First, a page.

I gave my father a quick, fierce hug. "I love you, Dad."
"I know," he said, "I know."
When I looked back, the deer was gone. A day later so was I.
This is a badly broken world, full of wars and cruelty and senseless tragedy. Every human being who inhabits it is served his or her portion of unhappiness and wakeful nights. Those of you who don't already know that will come to know it.
History is the collective and ancestral shit of the human race, a great big and ever-growin pile of crap. Right now we're standin at the top of it but pretty soon we'll be buried under the doodoo of generations yet to come. That's why your folks' clothes look so funny in old photographs, to name but a single example. And as someone who is destined to be buried beneath the shit of your children and grandchildren, I think you should be just a leetle more forgiving.
You think Okay I got it, I'm prepared for the worst but you hold out that small hope, see, and that's what fucks you up. That's what kills you.
I don't think either of them realized, then or all the rest of the summer, how fundamentally the ground under my feet had shifted. How lost I felt. I didn't want them to know. It was more than embarrassing; it seemed shameful.
Such fires are probably illegal in the twenty-first century; the powers that be have a way of outlawing many beautiful things made by ordinary people. I don't know why that should be, I only know it is.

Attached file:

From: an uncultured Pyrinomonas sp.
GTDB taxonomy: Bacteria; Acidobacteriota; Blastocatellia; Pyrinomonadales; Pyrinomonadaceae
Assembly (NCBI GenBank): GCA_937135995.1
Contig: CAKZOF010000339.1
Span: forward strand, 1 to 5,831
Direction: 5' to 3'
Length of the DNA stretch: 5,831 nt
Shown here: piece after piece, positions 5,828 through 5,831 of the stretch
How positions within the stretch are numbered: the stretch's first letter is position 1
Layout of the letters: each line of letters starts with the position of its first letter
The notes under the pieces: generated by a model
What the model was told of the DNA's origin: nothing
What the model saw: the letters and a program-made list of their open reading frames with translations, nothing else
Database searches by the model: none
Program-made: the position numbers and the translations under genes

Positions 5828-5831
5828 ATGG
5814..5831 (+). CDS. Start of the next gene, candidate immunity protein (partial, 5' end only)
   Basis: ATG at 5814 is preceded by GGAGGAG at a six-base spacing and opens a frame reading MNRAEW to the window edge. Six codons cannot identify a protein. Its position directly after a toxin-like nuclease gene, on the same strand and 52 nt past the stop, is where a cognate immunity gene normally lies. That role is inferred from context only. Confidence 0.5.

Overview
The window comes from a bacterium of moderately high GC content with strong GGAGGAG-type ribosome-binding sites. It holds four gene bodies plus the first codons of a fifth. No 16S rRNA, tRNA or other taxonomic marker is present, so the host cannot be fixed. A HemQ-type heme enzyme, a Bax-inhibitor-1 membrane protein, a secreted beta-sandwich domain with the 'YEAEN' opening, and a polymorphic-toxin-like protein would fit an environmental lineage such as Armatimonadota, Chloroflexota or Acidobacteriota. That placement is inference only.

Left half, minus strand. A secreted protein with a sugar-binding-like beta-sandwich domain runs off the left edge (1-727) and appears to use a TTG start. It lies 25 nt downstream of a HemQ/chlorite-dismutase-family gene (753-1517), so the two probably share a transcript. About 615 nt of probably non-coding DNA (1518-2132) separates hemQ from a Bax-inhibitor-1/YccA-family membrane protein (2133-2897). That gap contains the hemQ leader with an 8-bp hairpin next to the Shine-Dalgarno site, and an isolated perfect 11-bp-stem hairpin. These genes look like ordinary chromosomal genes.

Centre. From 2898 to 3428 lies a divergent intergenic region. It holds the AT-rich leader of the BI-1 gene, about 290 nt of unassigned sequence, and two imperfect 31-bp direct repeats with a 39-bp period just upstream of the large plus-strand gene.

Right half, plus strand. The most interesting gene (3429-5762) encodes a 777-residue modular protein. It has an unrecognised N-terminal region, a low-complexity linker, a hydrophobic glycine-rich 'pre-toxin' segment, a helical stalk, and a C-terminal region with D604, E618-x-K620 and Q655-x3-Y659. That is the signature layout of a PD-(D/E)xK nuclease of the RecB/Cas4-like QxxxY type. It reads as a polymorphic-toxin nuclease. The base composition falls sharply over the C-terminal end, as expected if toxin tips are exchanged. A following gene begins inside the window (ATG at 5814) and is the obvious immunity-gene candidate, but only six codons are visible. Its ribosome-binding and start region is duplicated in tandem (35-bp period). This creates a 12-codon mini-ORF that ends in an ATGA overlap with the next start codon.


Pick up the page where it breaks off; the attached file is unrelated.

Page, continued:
I had already made up my mind about some things, it seemed, and all that remained was for my conscious mind to get the news.
I would argue that-fantasies aside-the majority of men are monogamous from the chin up. Below the belt-buckle, however, there' a wahoo stampeder who just doesn't give a shit.
"That girl," he said in tones of infinite disgust, and then we moved on to other topics.
"You'll get over her." Her eyes were on mine. She wasn't wearing makeup that night, and didn't need any. The moonlight was her makeup.
"Yes," I said. I knew it was true, and part of me was sorry. It's hard to let go. Even when what you're holding onto is full of thorns, it's hard to let go. Maybe especially then.
He shrugged. "I've got muscular dystrophy, that's all. That's why I'm in the wheelchair. I can walk, you know, but the braces and the crutches are a pain in the butt,"
"I'm sorry," I said, "That stinks, Mike."